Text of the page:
The Seacoast WordPress group had a second Meetup in January, with a dozen in attendance. That leaves February free for our alternate organizer, Eric, to kick off the debut meeting of the ‘Users’ meeting. The intent is to make the group more inclusive by holding two meetings most months, one focused on developers, talking PHP and CSS3 and Javascript and plugin and theme development and geekier stuff, and second meeting focused on users, talking about managing sites, hosting issues, finding plugins and designing sites, more on using WordPress than tinkering under the hood. I’m sure there will be a lot of overlap between meetings, and I’m looking forward to seeing how this works out.

We continued our series on HTML5/CSS3 features last night, with a number of speakers taking turns showing off new capabilities of HTML and talking about how they could be integrated into WordPress or might already be in your favorite theme, or if there were incompatibility issues (did anyone say “Internet Explorer?”) and whether there were work-arounds.

Jacqui talked about the new semantic tags of <header>, <footer>, <nav>, <section>, <article>, <aside> and <main> and also on media queries. There’s enough materials in either of those two topics for an entire meeting! I spoke on data entry: placeholders, required attributes, data types and the output tag. Andy talked about <audio>, <video>, <canvas>, <progress>, <meter>, <details> and <figure>. Amanda showed the <datalist> feature and the related CSS of animations, transformations and transitions.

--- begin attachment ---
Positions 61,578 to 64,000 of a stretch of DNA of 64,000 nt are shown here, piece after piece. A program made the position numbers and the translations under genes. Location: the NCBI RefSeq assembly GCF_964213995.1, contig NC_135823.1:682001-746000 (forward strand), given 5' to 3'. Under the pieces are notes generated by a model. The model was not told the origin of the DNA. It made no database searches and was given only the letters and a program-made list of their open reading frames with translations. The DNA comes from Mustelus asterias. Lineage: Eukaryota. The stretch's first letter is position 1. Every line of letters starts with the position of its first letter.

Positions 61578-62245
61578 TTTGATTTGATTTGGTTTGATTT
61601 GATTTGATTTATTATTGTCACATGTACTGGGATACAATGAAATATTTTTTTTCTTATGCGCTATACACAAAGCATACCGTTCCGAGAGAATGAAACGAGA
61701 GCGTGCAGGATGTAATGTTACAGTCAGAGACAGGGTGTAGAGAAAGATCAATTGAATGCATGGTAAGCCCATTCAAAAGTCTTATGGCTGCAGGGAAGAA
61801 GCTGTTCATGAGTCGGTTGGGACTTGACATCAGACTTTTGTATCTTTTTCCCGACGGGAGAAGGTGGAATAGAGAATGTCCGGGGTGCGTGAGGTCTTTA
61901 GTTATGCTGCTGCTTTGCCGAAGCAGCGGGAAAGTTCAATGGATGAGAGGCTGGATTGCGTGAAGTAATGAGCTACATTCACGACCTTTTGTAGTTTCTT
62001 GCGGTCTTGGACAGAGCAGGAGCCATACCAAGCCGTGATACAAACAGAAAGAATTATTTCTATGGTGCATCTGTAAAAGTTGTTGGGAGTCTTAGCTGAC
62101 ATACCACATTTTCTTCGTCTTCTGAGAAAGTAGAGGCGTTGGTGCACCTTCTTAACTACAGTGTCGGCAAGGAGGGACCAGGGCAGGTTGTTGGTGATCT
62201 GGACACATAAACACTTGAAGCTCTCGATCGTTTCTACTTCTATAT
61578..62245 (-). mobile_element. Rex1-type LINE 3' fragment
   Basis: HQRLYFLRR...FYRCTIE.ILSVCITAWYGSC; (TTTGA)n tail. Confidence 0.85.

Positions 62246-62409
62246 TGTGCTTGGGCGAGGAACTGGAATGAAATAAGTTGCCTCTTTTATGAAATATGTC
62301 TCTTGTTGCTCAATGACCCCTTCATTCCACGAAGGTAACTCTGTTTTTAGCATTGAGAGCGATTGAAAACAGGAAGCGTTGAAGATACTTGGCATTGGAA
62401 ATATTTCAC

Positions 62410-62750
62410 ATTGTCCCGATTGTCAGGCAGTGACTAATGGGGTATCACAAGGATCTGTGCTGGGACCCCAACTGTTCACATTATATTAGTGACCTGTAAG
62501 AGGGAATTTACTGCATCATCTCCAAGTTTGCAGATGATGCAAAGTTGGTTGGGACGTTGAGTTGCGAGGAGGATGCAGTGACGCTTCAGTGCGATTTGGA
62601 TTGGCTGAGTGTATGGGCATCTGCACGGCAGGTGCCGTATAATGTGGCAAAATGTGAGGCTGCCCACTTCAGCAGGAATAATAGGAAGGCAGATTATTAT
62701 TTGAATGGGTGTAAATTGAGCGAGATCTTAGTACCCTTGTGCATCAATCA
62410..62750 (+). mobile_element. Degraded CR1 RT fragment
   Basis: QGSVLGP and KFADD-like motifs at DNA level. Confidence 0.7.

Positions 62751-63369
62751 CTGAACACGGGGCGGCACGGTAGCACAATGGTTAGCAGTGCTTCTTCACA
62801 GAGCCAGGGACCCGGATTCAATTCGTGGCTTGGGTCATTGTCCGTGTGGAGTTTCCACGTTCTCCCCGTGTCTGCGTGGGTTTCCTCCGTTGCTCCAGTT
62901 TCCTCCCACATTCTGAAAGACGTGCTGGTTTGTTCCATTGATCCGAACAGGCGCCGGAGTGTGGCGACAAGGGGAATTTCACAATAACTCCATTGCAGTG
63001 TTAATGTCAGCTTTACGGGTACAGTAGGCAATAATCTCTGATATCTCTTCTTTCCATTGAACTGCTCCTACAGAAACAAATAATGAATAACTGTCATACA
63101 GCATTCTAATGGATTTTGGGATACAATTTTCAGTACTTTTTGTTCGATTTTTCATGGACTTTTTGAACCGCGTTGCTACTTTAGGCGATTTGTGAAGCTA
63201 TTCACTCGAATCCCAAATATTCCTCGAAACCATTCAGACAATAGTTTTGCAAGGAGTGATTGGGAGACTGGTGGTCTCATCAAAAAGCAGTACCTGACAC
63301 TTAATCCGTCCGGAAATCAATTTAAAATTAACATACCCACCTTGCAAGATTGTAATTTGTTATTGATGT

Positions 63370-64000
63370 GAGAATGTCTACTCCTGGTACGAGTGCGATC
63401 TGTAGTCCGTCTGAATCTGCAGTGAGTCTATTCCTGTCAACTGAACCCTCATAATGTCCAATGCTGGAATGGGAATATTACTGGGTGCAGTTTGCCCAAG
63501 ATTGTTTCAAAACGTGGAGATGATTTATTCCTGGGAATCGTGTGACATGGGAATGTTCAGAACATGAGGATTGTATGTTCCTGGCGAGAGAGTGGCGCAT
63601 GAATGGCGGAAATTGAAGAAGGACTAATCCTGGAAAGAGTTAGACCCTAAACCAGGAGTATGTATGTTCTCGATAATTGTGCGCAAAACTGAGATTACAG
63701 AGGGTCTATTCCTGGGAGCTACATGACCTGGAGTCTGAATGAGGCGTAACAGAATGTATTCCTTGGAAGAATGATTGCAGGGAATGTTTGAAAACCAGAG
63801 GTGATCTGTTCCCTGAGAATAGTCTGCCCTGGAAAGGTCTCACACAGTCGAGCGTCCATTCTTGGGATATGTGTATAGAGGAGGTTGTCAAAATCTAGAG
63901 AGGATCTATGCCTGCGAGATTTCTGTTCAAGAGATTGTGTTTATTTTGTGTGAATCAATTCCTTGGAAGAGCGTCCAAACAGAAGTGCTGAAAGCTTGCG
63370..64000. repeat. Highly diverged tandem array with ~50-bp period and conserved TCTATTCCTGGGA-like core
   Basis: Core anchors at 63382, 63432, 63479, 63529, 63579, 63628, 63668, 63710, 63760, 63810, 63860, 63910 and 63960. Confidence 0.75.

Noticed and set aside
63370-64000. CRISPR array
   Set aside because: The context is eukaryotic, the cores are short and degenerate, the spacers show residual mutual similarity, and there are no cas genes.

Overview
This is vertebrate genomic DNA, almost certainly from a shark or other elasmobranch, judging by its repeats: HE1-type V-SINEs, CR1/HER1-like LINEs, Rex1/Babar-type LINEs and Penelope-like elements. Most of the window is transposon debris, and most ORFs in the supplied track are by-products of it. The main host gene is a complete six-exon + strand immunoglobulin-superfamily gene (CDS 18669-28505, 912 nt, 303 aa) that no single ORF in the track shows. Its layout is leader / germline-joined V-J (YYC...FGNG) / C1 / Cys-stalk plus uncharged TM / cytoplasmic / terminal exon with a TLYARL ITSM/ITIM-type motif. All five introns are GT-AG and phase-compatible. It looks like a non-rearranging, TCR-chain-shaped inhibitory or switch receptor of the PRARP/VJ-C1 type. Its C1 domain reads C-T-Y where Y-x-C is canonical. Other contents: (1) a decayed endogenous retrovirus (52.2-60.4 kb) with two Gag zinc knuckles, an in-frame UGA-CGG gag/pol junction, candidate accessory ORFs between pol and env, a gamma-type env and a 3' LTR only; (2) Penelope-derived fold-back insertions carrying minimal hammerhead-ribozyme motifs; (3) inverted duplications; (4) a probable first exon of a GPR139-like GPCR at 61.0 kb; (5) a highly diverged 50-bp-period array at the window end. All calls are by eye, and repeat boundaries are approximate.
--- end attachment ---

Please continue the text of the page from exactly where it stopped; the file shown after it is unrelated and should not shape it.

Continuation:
There was a lot of material, and I’m looking forward to finding some spare time to play with many of the features I saw demonstrated.

Several more presentations were at the ready, and we’ll be looking forward to David and Kevin next meeting. Developers will likely get together on March 5th, the first Wednesday meeting. The kick-off users meeting will be held in February. Please join the Meetup group to keep up to date on the details.

Web Forms 2.0

HTML5 Powered with Semantics

At tomorrow’s Seacoast WordPress meeting, we’ll be doing a round-robin session where many attendees have volunteered to do short presentations on what’s new in HTML5. I’ll be covering the “features previously known as Web Forms 2.0” especially placeholder, required, autocomplete and the new Input types and output fields.
The best resources I’ve found are the WHATWG reference on forms and the CanIUse web page and the jQueryUI pages and plugin pages.

Ted Roche awarded FoxPro Lifetime Achievement Award

Picture of the Lifetime Achievement Award

FoxPro Lifetime Achievement Award

At the Southwest Fox 2013 conference, held in Gilbert, Arizona on October of 2013, I was awarded the FoxPro Lifetime Achievement Award. I am honored and humbled to recognized by the FoxPro community, a group of developers I hold in high esteem.

Sadly, I wasn’t able to attend the conference, but the keynote was live streamed and recorded at